I’m really not sure what I love more: climbing or photography. However, I do know the best of both worlds is to take pictures of people while they climb. My last adventure to Indian Creek allowed me to do just that. There are some photographs that I just refuse to take (most of the time); that specific photograph being the infamous “butt-shot”. That being said, I will do almost anything to avoid those types of pictures. To me, photographing someone on a route preserves a little snap shot in their personal history – their personal history of growth, perseverance, and strength. The following lead climbs are no exception to this belief.
Matt looked at this finger crack and just couldn’t resist: “It looks beautiful”. The climb is on the Pistol Whipped wall and is super thin with one bolt to protect on about half way up.
At the bottom of the route, Matt had to work hard to pull some boulder moves before being “in the clear” for protection. After climbing with Matt for a week, his sound of exhaustion mimics that of a horse. Let’s just say there were lots of horse noises at the bottom of the climb.
The route remained stout up to the bolt. Matt shakes out his arms in order to push to the anchors. As he gazed up at the anchors he stated the obvious, “Man, this is hard.” Good news for Matt, the beautiful route remained beautifully stout.
After it was all said and done, Matt did an outstanding job on-sighting this 12+. His perseverance and calm lead head never wavered. Although, when Matt reached the ground he said he felt like he was going to fall as he made his way past the bolt and to the anchors – “I was really scared.” Watching him climb something so thin with such grace was inspirational. There’s something enchanting about watching people climb really hard routes, let alone on-sighting them.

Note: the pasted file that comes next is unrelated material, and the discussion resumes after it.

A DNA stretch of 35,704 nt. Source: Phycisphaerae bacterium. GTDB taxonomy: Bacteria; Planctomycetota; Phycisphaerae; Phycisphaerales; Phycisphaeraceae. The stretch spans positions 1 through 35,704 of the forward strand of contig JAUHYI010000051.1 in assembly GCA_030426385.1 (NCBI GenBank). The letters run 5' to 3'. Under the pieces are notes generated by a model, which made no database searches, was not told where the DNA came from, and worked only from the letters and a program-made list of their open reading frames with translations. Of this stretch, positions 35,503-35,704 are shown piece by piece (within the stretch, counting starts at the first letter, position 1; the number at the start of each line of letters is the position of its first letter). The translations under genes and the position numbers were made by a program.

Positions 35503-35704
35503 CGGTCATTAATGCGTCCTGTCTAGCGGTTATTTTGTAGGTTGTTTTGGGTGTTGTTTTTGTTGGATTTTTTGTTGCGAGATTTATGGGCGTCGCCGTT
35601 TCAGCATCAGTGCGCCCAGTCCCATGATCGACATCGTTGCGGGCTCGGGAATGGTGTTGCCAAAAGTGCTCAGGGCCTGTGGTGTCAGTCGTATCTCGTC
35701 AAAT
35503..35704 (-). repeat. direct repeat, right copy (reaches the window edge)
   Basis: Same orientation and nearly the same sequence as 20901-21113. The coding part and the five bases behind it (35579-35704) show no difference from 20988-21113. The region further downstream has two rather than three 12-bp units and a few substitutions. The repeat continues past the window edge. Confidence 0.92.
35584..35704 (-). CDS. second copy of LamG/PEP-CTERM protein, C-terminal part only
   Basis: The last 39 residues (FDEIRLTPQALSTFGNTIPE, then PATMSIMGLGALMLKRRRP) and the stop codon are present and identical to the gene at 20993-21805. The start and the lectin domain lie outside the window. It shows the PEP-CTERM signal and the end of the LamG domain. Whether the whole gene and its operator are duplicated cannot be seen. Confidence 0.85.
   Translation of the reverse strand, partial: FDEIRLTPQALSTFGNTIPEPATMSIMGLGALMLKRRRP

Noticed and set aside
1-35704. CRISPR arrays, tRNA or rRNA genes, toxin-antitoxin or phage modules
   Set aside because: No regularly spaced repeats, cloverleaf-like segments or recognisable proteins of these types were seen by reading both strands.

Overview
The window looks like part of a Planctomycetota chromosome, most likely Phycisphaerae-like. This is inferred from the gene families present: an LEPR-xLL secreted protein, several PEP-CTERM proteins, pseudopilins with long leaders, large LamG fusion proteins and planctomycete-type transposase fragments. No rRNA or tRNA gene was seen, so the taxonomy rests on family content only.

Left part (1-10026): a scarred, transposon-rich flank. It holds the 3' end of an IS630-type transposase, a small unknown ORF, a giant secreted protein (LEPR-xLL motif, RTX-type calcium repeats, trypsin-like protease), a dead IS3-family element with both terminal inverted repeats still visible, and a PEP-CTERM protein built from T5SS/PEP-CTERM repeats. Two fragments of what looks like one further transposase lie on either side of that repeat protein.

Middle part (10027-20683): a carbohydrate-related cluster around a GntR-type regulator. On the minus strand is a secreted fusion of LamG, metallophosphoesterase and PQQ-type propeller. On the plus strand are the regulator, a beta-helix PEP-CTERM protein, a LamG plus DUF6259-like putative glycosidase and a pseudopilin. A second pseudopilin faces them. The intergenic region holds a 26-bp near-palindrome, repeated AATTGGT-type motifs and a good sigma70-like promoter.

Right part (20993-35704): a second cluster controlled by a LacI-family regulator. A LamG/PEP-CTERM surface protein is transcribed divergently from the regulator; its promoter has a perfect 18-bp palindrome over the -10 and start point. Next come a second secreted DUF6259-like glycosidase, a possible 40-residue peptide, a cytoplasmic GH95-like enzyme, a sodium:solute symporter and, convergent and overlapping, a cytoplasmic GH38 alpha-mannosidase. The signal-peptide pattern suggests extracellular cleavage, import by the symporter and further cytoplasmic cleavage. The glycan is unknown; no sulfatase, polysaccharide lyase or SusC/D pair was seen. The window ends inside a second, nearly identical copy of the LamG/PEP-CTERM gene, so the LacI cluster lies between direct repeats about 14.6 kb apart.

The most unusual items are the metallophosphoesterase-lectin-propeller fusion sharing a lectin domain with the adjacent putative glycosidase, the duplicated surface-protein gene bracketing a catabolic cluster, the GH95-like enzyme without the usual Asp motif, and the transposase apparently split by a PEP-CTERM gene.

Kristina is one of the women I climbed with in the Creek. On our last day before parting from the desert, Kristina set out to lead Big Guy on Scarface wall. Big Guy is a burly off width climb that requires up to a #6 camalot. Off width (also referred to as “o-dub”) is Kristina’s favourite type of climbing and she quite good at it.
While she climbed and methodically worked her way up the crack by filling its void with her body, I got to play with my camera a little to avoid taking butt shots.
I desperately wanted to get some awesome shots of Kristina leading this route. Although, I had one stipulation: I had to be at the anchors to have any chance and there was no way I was going to be leading this route. Matt and I quickly devised a plan – we were going to convince her to re-lead it after she was on the ground and could regain her strength.
Kristina ended up making it to the top of the anchors with only one fall. Her only regret was forgetting to put on her long sleeved, off-width shirt. I top-roped the climb afterwards. The climb required a level of endurance and strength that I couldn’t imagine maintaining while on lead. While I slowly made my way to the top, Matt had worked his magic and convinced Kristina to lead the climb again so I could take pictures. Although, it didn’t take much convincing – she was stoked. Matt grabbed a top rope on the climb so she could rest before leading the route again.
When Matt reached the top, he huffed in between breaths “Yeah, I would in no way lead this. It’s so burly and effin’ hard.”
After 4 straight days of hard climbing in the Creek, it was no doubt that Kristina was feeling a bit worked especially doing her second burn on this gnarly off-width.
If you look at her hands in this picture, you can see that she has managed a no-hands rest. I didn’t hesitate even a second to take advantage of this opportunity and asked her to pose.
Now that’s a super satisfied face if I’ve ever seen one. Kristina made it to the top without falling this time around. Her courage is potent and inevitably inspiring. I watched this young woman put up a lot of hard climbs over the week. Her passion is invigorating; her energy exhilarating. Women like Kristina have such a delicate strength. I truly admire Kristina and I feel like I have gained something in life from merely spending that little bit of time with her. She’s a thoroughly legit human being and I appreciate her presence in my life. So to you, Kristina, keep living and sharing your joy of life with anyone and everyone you meet. You’ll never know just how much of an impression you could make.
And now for the last picture of Kristina on her climb. I saved this picture for the end of the post because it’s possibly one of my favourite climbing photographs ever. What was your favourite photograph?
© /skin/ /ˈpōətrē/